Does cheese taste differently when it’s sonicated with classical music versus hard rock? Do sound waves influence the metabolic process of cheese in such a way that the bioacoustic effects are palpable? The students at Germany’s College of Arts Bern and the cheese house K3 in Burgdorf wanted to find out.
Held twice a year around the Specialty Food Association’s Fancy Food Shows in San Francisco in January and New York City in June, and a recently added Chicago competition in April, the Cheesemonger Invitational has become an iconic competition to separate the best from the best cheesemongers from across the country.
The Brits take their cheddar seriously, and this is definitely the case at UK clothbound cheesemaker Quicke’s.
“Our philosophy is to see farming as a great responsibility,” says Mary Quicke, who runs her family-owned company. “Not only are we committed to doing right by the land, but we take great pride in creating things for the enjoyment of others. Our cheese is the perfect expression of this; it is our crown.”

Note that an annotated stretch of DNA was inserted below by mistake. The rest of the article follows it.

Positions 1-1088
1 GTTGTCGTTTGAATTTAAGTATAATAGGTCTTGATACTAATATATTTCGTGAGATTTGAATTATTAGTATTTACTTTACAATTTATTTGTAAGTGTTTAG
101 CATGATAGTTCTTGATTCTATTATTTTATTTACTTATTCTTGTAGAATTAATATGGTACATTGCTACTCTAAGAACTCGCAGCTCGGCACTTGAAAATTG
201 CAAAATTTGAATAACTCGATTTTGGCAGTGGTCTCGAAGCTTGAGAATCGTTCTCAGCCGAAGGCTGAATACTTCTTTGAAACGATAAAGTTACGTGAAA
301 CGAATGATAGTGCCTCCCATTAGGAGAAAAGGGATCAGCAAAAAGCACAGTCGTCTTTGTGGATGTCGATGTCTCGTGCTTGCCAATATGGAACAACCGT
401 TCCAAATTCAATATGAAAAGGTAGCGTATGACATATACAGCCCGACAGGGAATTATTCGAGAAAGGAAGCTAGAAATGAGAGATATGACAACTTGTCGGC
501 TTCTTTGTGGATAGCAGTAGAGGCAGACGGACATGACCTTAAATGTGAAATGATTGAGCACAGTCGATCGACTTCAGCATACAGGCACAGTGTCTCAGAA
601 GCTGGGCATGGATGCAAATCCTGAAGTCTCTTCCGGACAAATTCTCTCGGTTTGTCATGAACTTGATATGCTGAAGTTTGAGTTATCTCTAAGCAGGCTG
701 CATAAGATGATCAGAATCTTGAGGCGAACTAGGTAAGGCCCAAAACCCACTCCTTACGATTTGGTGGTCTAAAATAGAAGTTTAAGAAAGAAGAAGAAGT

It was a calculated risk opening up a gourmet cheese shop in Uptown New Orleans soon after Hurricane Katrina devastated the city, but it was one that Danielle Sutton and her husband Richard were willing to take.
There aren’t many Michelin-starred restaurants in New York that offer a private dining room and another for dinner for two or 20 as well as one that gives you a bird’s eye view into the kitchen’s magic. And, still, there are two other spots here for times when you just want to stop by for cocktails and appetizers or add a sweet ending to an evening with a nightcap and dessert.